Don’t Make These Super Common 5 Expensive Mistakes During Medical School

Fools say that they learn by experience. I prefer to profit by others’ experience. – Otto von Bismarck

I’m sure there are things you regret:

Bringing kids to the grocery store. Not double-checking to see if you tucked in your shirt into your skirt properly. Not getting a cart once you entered Target.

Financial decisions are big regrets. We all make them, including yours truly. (See tip #1 below for the biggest financial mistake the household made.)

It’s no wonder we make them. Medical schools don’t do a great job teaching financial literacy. Residencies don’t, either. You’re expected to know which student loan payment plan to be on, how to invest, and whether to pay down debt or invest over the other.

It’s a lot to navigate.

I’ve been there before and I’ve had to figure it out for my family. That’s why I’m obsessed with helping you as soon as possible. The earlier in your medical journey you learn about finances, the better.

I share some of the biggest money mistakes that medical students make.

(Btw I left out student loan management mistakes because it’s such a monstrously large topic beyond this scope. For more on that, I am writing a separate article in the future.)

Let’s dive in!

Don’t Make These 5 Expensive Mistakes During Medical School

Mistake #1: Not contributing to a Spousal IRA

Here are two common instances where a medical family is on a single income:

  • You are the breadwinner and putting your DrSpouse through school (your DrSpouse = no income)
  • You are a SAHM (you = no income)

In either of these cases, you can contribute $6000 (limit in 2020) to the working spouse’s IRA, and another $6000 to the non-working spouse’s Spousal IRA. All that’s needed is that ONE of you earn enough income to contribute to them.

Read: How To Save For Retirement When On A Single Income

While my husband was in medical school, I was the breadwinner and contributed to an IRA for me, but didn’t contribute to an IRA for him. This four-year mistake cost us a potential six figures by age 70. This was the biggest financial mistake so far in our lives 😩

Mistake #2: Taking out too much student loans

Your medical school will offer you the max number in loans. They don’t care how much you take out.

You’re not obligated to take out the max. And you shouldn’t. You may not be thinking about it now, but you will have to pay back those loans at high rates between 6-8%. At that point, you will feel the pain.

A better way to take out student loans is to figure out how much you really need to live and take out just that much.

Mistake #3: Not getting enough insurance

There’s a lot of insurance you don’t need like insuring against your fantasy football team. But there’s some you DO need.

I list the ones that you should definitely have while in medical school:

  • Health
  • Auto
  • Renters or homeowners
  • Term life insurance on both of you (even if you’re a SAHM)
  • Umbrella insurance
  • Own-occ disability insurance from one of the “Big Six” (technically, you buy this during intern year but you should start to shop for it during 4th year of medical school)

Mistake #4: Going to a super expensive medical school

There’s not many pros to going to an expensive medical school over a less expensive one. That’s because the cost of medical school tuition isn’t correlated to its ranking.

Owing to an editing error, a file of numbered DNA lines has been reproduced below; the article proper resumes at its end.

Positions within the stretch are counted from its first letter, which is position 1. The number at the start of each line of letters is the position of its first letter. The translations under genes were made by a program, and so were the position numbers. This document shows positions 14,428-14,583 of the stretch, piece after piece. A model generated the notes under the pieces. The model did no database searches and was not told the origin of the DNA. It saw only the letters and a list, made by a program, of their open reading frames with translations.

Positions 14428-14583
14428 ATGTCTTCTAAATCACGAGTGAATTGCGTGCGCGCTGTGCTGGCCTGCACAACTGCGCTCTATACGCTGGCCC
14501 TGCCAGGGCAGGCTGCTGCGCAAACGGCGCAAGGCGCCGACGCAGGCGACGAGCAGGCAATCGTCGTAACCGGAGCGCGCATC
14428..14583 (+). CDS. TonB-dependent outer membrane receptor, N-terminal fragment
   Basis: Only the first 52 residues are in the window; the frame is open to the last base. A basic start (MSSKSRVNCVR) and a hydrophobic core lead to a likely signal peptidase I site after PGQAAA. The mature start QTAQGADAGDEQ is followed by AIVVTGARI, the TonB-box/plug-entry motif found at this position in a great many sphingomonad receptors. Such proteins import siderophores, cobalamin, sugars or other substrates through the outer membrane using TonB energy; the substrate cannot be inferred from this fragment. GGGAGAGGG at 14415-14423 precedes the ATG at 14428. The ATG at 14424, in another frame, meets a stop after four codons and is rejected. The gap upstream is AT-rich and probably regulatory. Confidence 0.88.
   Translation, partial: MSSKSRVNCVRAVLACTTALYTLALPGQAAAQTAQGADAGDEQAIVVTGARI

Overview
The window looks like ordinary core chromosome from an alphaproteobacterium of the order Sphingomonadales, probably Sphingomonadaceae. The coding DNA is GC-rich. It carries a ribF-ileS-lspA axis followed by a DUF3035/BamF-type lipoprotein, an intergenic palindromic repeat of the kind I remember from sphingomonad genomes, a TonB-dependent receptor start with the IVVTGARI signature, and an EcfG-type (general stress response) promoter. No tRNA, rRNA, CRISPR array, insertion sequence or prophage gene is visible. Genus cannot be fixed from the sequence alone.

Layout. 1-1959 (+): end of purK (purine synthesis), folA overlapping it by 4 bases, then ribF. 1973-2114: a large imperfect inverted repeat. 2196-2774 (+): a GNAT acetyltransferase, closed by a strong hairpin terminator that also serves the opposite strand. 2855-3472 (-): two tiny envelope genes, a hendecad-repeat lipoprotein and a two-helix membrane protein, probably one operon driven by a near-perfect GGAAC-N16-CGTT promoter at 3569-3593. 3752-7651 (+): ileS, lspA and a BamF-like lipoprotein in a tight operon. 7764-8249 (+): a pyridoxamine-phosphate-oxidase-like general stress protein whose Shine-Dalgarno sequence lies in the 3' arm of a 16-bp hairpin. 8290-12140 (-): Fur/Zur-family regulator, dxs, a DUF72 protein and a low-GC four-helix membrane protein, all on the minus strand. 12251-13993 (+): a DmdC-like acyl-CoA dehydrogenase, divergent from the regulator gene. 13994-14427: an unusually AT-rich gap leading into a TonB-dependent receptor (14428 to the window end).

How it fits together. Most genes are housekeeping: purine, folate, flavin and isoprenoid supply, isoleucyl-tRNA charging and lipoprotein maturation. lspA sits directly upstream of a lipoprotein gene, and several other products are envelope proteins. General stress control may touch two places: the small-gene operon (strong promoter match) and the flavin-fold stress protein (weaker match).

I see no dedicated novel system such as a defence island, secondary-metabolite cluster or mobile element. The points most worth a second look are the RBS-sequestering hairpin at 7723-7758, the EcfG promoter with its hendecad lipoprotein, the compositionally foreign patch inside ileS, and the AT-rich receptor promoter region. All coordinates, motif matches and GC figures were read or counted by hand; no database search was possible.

For example, going to Tufts University College of Medicine for $60,000 a year isn’t going to open that many more doors than going to the University of Texas at Austin College of Medicine for $20,000 year. They’re both great schools. One costs 3 times more than the other, but Tufts isn’t 3 times better than UT Austin.

Another point against an expensive school is that your pedigree matters most at the most recent place you trained. The longer ago your training was, the less relevant it becomes.

Here’s the order of significance:

fellowship > residency > medical school > undergrad > your class ranking in high school

A good strategy some clever families make to get the most value out of their money is to get the HIGHEST medical school grades and Step scores at a CHEAP school, and try to match at the most HIGHLY RANKED residency program they can.

Mistake #5: Spending all your disbursements before the next one happens

Imagine if you were paid only twice a year…that’s how medical students are being “paid.”

Medical students get what we call disbursements from student loans. It’s the amount you are given to pay your tuition, rent, eat and to live off of. It happens twice a year. If you spend all of your money before the next disbursement, you’re SOL 🤭

It takes financial finesse to be able to plan your entire life in six-month increments. But as the wife of a medical student and CFO of the family, you need to master the budget.

Many medical families think a budget is a record of what they earn and spend. (Sorry, that’s bookkeeping.) A REAL budget is more than that because it influences how you spend and needs to be reviewed regularly.

Start by tracking everything on Mint and Personal Capital and then going through them once a month during a money date”with your DrSpouse. Then adjust your spending accordingly.

Let’s Review

Mistake #1: Not contributing to a Spousal IRA

Mistake #2: Taking out too much student loans

Mistake #3: Not getting enough insurance

Mistake #4: Going to a super expensive medical school

Mistake #5: Spending all your disbursements before the next one happens

In Summary

Financial mistakes happen to everyone. The important thing is to prevent them from happening to you. The best time to learn is before residency.

And if they do happen, learn from them and inform others as I have informed you. It takes a village, and we got each others’ backs.

I’m a hugger. I’m hugging and supporting you, friend.

To your strong medical family,


Your Turn

What was one of your big lessons?